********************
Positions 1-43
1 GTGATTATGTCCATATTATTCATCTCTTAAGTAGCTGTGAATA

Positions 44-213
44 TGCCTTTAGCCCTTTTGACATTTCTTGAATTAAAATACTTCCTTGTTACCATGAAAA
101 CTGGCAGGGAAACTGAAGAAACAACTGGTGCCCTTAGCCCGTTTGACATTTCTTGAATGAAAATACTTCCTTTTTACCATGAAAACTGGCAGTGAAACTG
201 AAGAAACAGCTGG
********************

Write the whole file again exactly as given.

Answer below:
Positions 1-43
1 GTGATTATGTCCATATTATTCATCTCTTAAGTAGCTGTGAATA

Positions 44-213
44 TGCCTTTAGCCCTTTTGACATTTCTTGAATTAAAATACTTCCTTGTTACCATGAAAA
101 CTGGCAGGGAAACTGAAGAAACAACTGGTGCCCTTAGCCCGTTTGACATTTCTTGAATGAAAATACTTCCTTTTTACCATGAAAACTGGCAGTGAAACTG
201 AAGAAACAGCTGG